The Elder Scrolls Online offers three starting “zones”, and in this piece I will be focusing on what players will experience when starting in the Daggerfall zone.
I created a male Orc Templar for the purpose of this first impression piece. I chose to play a Templar because it is vastly different from the kind of playstyle I would normally use in the single player titles, in which I would typically play stealthy and “snipe” my enemies with a bow. According to the description for the Templar class, the Templar is a heavy armor wearing cleric type that utilizes fiery Sun magic and healing spells at its roots. But we all know the foundation for ESO is that you can customize your class and character into anything you want depending on the choices you make for skill allotment and the armor and weapons you choose to equip. The approach to combat for the Templar, as I chose to play it, was to tag an enemy at range with my Sun Fire spell which sets the opponent on fire for a short time adding a damage-over-time (DOT) to my two-handed weapon attacks delivered shortly there-after. I would begin the melee portion of the quickly over-and-done-with-combat by charging straight into the now burning unfortunate soul and smashing them in the face with a power attack followed, by one or two well-placed standard attacks that left them a crumpled, crispy, blackened heap on the floor.
The island of Stros M’Kai, where you will find yourself after exiting Coldharbour, has a Mediterranean island feel to it with ocean all around and palm trees and sand everywhere you look. As places I would most like to spend time getting to know my character in the early stages of leveling goes, I couldn’t think of a more picturesque place to be. The architectural styling of the buildings is reminiscent of Middle Eastern architecture with Mediterranean influences, and a little pirate-hideout for good measure – to be sure you don’t start feeling like a millionaire on an island vacation instead. The music is so perfectly appropriate that it is not really noticed at all, and believe it or not, this is a hallmark of perfectly executed scoring when it comes to films and video games. If you don’t notice the subtle ambiance created by the music, yet you feel it, then it was definitely done right, and the musical feel of Stros M’Kai was done right.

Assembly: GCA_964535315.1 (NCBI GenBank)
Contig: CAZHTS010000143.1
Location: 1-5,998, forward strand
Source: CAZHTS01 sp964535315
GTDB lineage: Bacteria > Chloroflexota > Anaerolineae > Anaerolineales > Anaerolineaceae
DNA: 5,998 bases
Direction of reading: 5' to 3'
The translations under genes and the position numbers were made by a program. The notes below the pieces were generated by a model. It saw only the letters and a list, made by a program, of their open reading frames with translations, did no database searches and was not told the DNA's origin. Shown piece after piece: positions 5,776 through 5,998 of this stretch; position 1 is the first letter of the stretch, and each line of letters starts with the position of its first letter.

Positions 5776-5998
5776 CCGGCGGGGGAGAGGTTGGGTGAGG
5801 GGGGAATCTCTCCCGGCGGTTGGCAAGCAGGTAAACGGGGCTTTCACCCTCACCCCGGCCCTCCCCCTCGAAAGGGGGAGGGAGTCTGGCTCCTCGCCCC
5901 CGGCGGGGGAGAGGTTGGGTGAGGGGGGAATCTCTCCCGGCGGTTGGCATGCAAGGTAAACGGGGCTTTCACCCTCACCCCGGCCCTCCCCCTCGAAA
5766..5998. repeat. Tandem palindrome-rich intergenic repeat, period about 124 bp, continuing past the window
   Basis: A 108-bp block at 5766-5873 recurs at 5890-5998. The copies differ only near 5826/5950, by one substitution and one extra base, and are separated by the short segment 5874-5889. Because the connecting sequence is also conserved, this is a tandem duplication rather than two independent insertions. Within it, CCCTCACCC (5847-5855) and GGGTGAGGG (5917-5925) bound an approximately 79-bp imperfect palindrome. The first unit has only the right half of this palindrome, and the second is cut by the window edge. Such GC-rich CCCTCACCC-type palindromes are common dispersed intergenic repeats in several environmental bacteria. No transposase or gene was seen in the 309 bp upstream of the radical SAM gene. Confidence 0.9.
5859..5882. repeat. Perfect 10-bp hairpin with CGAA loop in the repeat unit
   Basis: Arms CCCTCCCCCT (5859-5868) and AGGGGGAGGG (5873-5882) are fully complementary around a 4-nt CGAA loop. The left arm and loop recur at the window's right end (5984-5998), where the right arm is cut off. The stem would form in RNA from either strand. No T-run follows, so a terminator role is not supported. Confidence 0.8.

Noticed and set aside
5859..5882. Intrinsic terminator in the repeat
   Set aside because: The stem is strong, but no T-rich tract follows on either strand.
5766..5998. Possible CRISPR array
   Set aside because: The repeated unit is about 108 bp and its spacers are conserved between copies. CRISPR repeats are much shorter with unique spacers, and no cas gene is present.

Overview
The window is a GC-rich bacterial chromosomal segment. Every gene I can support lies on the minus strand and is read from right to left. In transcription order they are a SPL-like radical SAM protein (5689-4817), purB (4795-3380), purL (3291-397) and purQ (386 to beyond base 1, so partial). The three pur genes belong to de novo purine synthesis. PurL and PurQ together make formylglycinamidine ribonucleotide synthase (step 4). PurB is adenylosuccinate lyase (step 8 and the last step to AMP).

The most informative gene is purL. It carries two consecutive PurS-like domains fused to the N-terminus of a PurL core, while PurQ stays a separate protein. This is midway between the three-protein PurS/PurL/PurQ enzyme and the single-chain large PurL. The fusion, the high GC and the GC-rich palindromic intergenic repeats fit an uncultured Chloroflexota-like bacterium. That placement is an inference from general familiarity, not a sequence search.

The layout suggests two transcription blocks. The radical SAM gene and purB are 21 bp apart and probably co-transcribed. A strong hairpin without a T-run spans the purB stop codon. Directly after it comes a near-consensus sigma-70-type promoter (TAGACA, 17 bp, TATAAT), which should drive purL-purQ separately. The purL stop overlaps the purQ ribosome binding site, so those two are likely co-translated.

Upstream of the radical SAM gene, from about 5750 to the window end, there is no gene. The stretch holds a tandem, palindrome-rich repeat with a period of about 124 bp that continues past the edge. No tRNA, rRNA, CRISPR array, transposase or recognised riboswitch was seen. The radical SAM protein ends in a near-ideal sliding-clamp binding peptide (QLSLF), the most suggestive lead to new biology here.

After escaping Coldharbour, you wake aboard a ship docked at Stros M’Kai and are tasked by the Prophet to speak to Captain Kaleen who fished you out of the water half-drowned when you returned to Tamriel. Kaleen asks you to recruit crew members for a heist she wishes to conduct on Headman Bhosek, the corrupt regent in charge of the small island. Captain Kaleen is a Redgaurd sailor who, at one time, made a living by attacking Breton galleons, but once the Daggerfall Covenant was formed, King Fahara’jad called an end to it as he would rather the Redgaurd raid the ships of their enemies and not their allies. Captain Kaleen respected the wisdom in the King’s orders, and as a result, her crew mutinied and abandoned her because she chose not to attack Breton ships anymore. Because of her loyalty to the King, she is now unable to sail from the island of Stros M’Kai as she no longer has a ship’s crew.
The potential members of the crew she wishes to recruit are; a womanizing thief who has managed to get himself caught for stealing, an Altmer sage who has a fixation with the Dwemer, and a fellow ship captain who is a master of disguise.
This forms the basis of the story involving your first experiences in the game in the Daggerfall Covenant and is presented in a vicious, cut-throat, dog-eat-dog version of Elder Scrolls with good old fashioned high seas piracy-like adventure and a Treasure Island feel to it. The characters you meet and recruit are all very unique and well defined and form the backbone of this character driven narrative that pulls you into the life of a brigand and a pirate. You are even presented with your first major moral choice to make during the course of events that will affect the future of your new life and takes its roots from the basic concepts of Elder Scrolls; play who you want, how you want!
The island of Stros M’Kai itself definitely fosters a desire to run around and explore. The island is relatively open and beautifully crafted with few natural landscape features that block your view of distant locations. Of course the navigation bar at the top of the screen comes in very handy with spotting places that are nearby and easily indicates those that have not been visited yet. Those two things alone provide that unmistakable feeling that this is indeed an Elder Scrolls game and that exploration is greatly encouraged. I gleefully ran around locating all of the skyshards and wayshrines the island had to offer and enjoyed every second of doing so.
Lastly, the leveling experience. I had a blast running around smashing foes with my two-hander in the face while locating the individuals Captain Kaleen wanted to recruit. Each of those future crew members has a bit of work they want done before they will join up with you and Captain Kaleen, and you definitely get the feeling you are becoming part of a gathering family of like minded pirates throughout this first set of quests. Before I knew it, I was gaining level after level and didn’t really notice it at times. The focus was so perfectly centered around the story and not on leveling by grinding quest after quest that it made the whole experience nothing short of perfection!
The Elder Scrolls Online will be here soon, and if the entire game works and plays as well as the starting zone for the Daggerfall Covenant does, we’re going to be in for a real treat. Stay tuned…